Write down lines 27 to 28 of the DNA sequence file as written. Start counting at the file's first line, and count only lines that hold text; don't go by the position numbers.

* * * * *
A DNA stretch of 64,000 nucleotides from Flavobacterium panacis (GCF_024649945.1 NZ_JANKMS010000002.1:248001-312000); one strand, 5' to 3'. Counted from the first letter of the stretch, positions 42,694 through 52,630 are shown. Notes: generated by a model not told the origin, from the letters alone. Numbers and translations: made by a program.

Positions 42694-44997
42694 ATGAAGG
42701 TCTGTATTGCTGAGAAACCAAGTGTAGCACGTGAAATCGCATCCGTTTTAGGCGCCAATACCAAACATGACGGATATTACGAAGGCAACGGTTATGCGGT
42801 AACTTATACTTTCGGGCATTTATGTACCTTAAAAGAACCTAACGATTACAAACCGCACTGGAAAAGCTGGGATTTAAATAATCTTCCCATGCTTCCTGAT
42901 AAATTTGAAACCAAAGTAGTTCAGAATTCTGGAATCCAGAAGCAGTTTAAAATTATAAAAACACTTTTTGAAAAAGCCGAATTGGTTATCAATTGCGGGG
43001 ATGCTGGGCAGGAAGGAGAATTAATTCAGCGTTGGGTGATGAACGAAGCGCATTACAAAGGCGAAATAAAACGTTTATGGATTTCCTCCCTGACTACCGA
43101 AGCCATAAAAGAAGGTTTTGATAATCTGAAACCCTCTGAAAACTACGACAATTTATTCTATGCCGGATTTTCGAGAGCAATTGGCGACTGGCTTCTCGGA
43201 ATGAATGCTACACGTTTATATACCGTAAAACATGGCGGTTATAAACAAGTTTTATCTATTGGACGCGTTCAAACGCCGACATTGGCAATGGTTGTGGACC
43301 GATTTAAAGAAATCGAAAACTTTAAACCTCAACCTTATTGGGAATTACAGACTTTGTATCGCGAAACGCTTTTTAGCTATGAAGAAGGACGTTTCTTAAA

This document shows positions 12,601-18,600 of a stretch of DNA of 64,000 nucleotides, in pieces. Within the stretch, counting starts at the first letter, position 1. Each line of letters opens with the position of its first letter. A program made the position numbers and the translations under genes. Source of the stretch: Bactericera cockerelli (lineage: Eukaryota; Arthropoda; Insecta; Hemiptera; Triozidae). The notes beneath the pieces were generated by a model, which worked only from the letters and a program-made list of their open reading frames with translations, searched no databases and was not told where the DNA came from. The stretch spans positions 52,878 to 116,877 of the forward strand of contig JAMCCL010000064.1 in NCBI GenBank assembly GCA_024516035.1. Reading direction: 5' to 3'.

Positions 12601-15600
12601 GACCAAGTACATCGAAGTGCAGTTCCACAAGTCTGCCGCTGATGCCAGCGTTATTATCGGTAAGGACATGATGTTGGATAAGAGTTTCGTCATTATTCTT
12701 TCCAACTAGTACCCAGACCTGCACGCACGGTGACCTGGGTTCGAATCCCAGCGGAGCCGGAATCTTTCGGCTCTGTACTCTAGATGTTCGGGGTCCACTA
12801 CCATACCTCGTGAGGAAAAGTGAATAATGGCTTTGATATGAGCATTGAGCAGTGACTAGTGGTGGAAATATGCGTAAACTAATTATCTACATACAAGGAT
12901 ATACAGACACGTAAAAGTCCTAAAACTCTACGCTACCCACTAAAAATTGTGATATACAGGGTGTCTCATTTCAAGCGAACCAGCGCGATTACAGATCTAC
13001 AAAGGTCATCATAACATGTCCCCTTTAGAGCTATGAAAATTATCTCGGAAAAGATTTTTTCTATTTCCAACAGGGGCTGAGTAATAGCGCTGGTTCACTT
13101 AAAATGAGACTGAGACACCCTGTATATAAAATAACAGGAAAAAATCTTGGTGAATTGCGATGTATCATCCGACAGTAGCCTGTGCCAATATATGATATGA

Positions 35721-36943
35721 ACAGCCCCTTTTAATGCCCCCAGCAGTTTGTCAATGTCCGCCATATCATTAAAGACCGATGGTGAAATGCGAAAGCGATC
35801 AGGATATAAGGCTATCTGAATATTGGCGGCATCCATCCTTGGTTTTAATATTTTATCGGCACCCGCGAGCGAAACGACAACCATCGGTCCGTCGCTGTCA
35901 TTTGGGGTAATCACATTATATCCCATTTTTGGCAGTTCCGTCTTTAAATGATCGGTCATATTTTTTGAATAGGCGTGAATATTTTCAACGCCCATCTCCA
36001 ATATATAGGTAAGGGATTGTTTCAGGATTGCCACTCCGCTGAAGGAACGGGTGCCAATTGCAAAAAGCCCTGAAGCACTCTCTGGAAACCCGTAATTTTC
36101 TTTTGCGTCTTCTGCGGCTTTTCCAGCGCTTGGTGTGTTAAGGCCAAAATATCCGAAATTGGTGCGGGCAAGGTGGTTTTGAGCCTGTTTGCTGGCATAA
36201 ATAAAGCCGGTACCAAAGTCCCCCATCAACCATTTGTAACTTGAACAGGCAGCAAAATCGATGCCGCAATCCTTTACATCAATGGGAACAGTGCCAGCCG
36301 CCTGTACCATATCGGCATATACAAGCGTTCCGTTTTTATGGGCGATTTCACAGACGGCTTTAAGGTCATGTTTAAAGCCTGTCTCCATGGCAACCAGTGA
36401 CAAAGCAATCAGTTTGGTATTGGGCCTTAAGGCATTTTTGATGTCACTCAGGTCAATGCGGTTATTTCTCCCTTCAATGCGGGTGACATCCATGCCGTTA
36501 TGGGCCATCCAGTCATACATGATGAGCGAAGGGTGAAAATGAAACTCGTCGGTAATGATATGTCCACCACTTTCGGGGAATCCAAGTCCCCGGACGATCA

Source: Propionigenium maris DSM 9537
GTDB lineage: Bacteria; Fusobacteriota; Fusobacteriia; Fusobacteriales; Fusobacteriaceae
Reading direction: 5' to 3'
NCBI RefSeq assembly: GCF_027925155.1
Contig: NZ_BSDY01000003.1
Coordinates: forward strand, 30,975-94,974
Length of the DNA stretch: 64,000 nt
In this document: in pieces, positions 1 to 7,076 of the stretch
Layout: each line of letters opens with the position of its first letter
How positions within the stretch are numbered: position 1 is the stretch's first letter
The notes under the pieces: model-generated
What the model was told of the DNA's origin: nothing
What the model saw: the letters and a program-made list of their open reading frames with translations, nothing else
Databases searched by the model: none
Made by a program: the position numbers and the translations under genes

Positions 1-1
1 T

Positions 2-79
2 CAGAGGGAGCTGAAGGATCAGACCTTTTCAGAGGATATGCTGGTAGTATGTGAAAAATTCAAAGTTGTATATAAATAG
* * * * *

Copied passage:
36401 CAAAGCAATCAGTTTGGTATTGGGCCTTAAGGCATTTTTGATGTCACTCAGGTCAATGCGGTTATTTCTCCCTTCAATGCGGGTGACATCCATGCCGTTA
36501 TGGGCCATCCAGTCATACATGATGAGCGAAGGGTGAAAATGAAACTCGTCGGTAATGATATGTCCACCACTTTCGGGGAATCCAAGTCCCCGGACGATCA